Thursday, March 15, 2007

Pre-Paid Cards & Anti-Money Laundering: Hype or Reality

Judie Rinearson, co-chair of the Electronic Financial Services Subcommittee, kicked off her group's presentation on payment cards and the risks inherent in offering such services and products. A stellar cast of panelists was on board, including representatives from industry and government. In fact, this was split up as two different panels -- The government panel and the industry panel. Judie promised that no rumble would ensue, and we crossed out fingers accordingly.

The initiation of a seemingly simple activity like issuing the electronic gift cards tends to open one up to a panoply of federal and state obligations. Fortunately, many of those obligations are limited to entities that are banks. But, many non-bank issuers are still going to follow the same rules, either because they volunteer to them OR because the banks they are using as a service provider insist on it. Thus, we do not avoid having to learn about this simply because we are not representing a bank. And, the trend is towards more regulation.


The government panel started first. Courtney Linn from the Justice Department opened (and, as always, noted that he speaks only for himself and not as a representative of the U.S. Government). He pointed out that the burgeoning cash card phenomenon has quickly been seen as a potential alternative method for carrying cash for contraband transactions. The recent Drug Trafficking Assessment stated as much, and offered evidence that this is not merely a hypothetical. Courtney related that many of the existing statutes involving banking, bank secrecy, money transmitting and the like are now being applied to stored value cards. However, there are some shortcomings in the current structure, particularly when looking at powers given to the federal regulators versus the states.

On the other hand, Donald Semesky, speaking on his own behalf and not his employer the DEA, noted that he had no hard evidence that the serious traffickers are actually used stored value cards. There is some anecdotal evidence of cards being used in street-level transactions. There is evidence of it being used in banking fraud cases (where the resulting cash is deposited into a stored value card). He notes that the methods used for cards to be used as a money laundering device tend to increase how much the drug trafficker is noticed. Cash is collected, and the traffickers want to keep it simple and simply move the cash around rather than transform it into the banking system (let alone pre-paid cards). Don noted that the cell phone industry is going to create the next real wave of money transfer, and that his group is probably more concerned about the cell phone money-transfer system than it is the pre-paid card system. That said -- He does believe there is ultimately motivation for the traffickers to want to move to a non-cash system, and that in time they may move towards the systems that so far are more hypothesis than reality.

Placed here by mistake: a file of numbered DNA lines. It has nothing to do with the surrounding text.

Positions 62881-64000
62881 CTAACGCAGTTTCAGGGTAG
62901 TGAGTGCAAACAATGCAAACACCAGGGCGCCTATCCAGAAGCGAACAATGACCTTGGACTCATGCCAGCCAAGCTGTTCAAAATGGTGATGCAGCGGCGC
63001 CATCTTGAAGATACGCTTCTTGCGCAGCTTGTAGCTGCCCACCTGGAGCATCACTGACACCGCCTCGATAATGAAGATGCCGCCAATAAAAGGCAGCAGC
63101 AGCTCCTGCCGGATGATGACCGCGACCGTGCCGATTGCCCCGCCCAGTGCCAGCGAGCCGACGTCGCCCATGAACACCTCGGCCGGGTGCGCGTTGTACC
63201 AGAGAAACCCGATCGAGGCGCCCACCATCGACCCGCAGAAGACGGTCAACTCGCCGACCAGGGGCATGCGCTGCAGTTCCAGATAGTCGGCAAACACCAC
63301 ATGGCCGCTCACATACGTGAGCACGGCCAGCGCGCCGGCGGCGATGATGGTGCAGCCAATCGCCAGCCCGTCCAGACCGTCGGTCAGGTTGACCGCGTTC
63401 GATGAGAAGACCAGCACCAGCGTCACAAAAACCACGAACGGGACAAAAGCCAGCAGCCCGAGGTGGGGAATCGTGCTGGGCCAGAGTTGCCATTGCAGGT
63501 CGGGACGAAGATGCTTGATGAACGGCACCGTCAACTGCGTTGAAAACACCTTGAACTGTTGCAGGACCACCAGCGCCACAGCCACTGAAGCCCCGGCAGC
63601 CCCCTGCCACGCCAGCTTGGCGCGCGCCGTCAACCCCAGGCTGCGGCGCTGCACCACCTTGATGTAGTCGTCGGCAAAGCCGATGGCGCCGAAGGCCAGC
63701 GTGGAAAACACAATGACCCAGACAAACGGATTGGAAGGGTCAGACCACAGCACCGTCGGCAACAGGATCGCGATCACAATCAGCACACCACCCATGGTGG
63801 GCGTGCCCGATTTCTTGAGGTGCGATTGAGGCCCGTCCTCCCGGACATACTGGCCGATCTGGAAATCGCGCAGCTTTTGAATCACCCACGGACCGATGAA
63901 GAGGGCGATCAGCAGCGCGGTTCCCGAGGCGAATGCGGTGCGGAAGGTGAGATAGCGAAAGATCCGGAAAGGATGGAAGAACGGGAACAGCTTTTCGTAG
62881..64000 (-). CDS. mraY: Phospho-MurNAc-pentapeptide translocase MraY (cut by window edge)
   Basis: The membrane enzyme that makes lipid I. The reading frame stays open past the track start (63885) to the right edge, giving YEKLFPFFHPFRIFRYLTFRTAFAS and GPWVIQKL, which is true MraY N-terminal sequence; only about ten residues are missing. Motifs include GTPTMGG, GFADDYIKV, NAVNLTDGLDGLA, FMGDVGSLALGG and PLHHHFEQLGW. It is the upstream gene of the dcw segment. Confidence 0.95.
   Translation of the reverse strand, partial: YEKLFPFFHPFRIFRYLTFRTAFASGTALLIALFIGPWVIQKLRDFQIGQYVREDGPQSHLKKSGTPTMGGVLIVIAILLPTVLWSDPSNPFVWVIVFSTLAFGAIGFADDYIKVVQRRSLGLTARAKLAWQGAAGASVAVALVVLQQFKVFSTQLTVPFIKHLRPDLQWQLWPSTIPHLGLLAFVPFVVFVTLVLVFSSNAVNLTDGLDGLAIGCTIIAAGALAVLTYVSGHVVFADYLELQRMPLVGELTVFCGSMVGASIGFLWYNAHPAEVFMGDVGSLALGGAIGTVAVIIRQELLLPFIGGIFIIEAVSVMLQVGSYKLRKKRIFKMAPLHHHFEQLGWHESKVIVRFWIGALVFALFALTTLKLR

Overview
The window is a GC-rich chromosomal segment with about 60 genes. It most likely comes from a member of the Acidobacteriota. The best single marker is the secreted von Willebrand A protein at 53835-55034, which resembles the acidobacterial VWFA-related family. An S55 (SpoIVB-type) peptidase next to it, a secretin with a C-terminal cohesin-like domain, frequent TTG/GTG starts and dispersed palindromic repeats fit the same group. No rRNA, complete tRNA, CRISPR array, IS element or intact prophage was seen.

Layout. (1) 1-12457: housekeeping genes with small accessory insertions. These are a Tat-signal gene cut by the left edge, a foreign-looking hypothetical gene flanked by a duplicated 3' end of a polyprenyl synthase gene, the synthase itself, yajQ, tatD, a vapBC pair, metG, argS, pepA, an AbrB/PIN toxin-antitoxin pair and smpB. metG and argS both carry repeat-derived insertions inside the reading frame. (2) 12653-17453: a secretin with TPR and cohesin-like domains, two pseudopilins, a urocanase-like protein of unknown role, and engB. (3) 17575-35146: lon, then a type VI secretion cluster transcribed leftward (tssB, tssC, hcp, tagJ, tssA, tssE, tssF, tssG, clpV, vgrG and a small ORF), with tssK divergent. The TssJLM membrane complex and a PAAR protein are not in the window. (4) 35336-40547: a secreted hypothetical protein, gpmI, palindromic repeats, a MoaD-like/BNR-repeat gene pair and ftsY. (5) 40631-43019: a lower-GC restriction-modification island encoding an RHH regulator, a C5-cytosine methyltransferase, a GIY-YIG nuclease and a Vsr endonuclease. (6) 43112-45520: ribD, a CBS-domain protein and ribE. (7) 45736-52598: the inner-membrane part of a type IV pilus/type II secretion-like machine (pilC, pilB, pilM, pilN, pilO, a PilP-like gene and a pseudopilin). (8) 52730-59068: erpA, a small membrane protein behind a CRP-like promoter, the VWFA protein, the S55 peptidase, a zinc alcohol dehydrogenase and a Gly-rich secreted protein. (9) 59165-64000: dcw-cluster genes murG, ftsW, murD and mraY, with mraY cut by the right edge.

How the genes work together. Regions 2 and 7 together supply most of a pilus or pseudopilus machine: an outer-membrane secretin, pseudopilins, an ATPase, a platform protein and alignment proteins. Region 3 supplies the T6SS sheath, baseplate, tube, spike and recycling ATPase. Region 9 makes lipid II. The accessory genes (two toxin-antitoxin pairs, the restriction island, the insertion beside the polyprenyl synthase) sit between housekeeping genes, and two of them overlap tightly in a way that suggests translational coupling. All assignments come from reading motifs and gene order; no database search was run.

The industry panel picked up the discussion and continued the theme -- Is there really a problem out there? Are there mechanisms in place in the existing system that should mitigate the chance of pre-paid cards becoming a serious source of contraband funds transfer? Retailers, representatives of national banks, and others more or less concluded that this is not a system that is ripe for use as a serious money laundering facility. While there are certainly going to be examples of small-time fraudulent use, the industry folks certainly did not believe that there was ever going to be a big problem here.

In all - There appeared to be some degree of agreement between the two factions, at least to the extent that the problem has actually appeared in the wild. The disagreement if there was one is more in the matter of how likely this is to happen tomorrow, and even there we didn't exactly here a sky is falling statement from anybody. Certainly, caution is called for by all, but this listener came to the conclusion that 'hype' is the answer (if we're asked to answer).

Query -- Our (exceedingly cutting edge) gang has already been pondering yet another twist -- Money laundering by way of virtual economies that allow one to transfer 'value' out of 'real' money, into virtual money, and back out to 'real' money. Will we see Second Life as a new form of banking?

UPDATE: Committee member Stephen Middlebrook's own blog emoolaw.blogspot.com has just been updated with yet more interesting information on the subject of payment cards and money laundering -- Take a glance.

1 comment:

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